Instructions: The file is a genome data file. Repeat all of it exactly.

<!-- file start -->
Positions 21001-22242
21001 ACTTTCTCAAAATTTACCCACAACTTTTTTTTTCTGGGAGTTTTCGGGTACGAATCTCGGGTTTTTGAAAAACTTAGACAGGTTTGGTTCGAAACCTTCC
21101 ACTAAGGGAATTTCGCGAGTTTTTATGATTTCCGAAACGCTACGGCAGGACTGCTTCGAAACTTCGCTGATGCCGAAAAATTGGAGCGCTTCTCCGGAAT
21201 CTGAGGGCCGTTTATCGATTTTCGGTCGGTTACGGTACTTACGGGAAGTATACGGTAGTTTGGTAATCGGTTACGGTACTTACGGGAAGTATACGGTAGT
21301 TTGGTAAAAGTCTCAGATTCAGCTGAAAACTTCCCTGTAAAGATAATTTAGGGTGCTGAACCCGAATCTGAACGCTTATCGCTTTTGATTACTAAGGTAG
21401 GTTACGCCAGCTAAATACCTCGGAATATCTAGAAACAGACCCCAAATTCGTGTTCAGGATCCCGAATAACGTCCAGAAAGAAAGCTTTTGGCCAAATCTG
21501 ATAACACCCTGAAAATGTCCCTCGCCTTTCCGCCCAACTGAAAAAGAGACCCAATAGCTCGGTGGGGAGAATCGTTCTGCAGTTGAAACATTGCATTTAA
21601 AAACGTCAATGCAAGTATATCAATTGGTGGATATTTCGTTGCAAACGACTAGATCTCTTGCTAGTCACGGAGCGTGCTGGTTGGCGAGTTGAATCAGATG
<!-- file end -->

Positions 21001-22242
21001 ACTTTCTCAAAATTTACCCACAACTTTTTTTTTCTGGGAGTTTTCGGGTACGAATCTCGGGTTTTTGAAAAACTTAGACAGGTTTGGTTCGAAACCTTCC
21101 ACTAAGGGAATTTCGCGAGTTTTTATGATTTCCGAAACGCTACGGCAGGACTGCTTCGAAACTTCGCTGATGCCGAAAAATTGGAGCGCTTCTCCGGAAT
21201 CTGAGGGCCGTTTATCGATTTTCGGTCGGTTACGGTACTTACGGGAAGTATACGGTAGTTTGGTAATCGGTTACGGTACTTACGGGAAGTATACGGTAGT
21301 TTGGTAAAAGTCTCAGATTCAGCTGAAAACTTCCCTGTAAAGATAATTTAGGGTGCTGAACCCGAATCTGAACGCTTATCGCTTTTGATTACTAAGGTAG
21401 GTTACGCCAGCTAAATACCTCGGAATATCTAGAAACAGACCCCAAATTCGTGTTCAGGATCCCGAATAACGTCCAGAAAGAAAGCTTTTGGCCAAATCTG
21501 ATAACACCCTGAAAATGTCCCTCGCCTTTCCGCCCAACTGAAAAAGAGACCCAATAGCTCGGTGGGGAGAATCGTTCTGCAGTTGAAACATTGCATTTAA
21601 AAACGTCAATGCAAGTATATCAATTGGTGGATATTTCGTTGCAAACGACTAGATCTCTTGCTAGTCACGGAGCGTGCTGGTTGGCGAGTTGAATCAGATG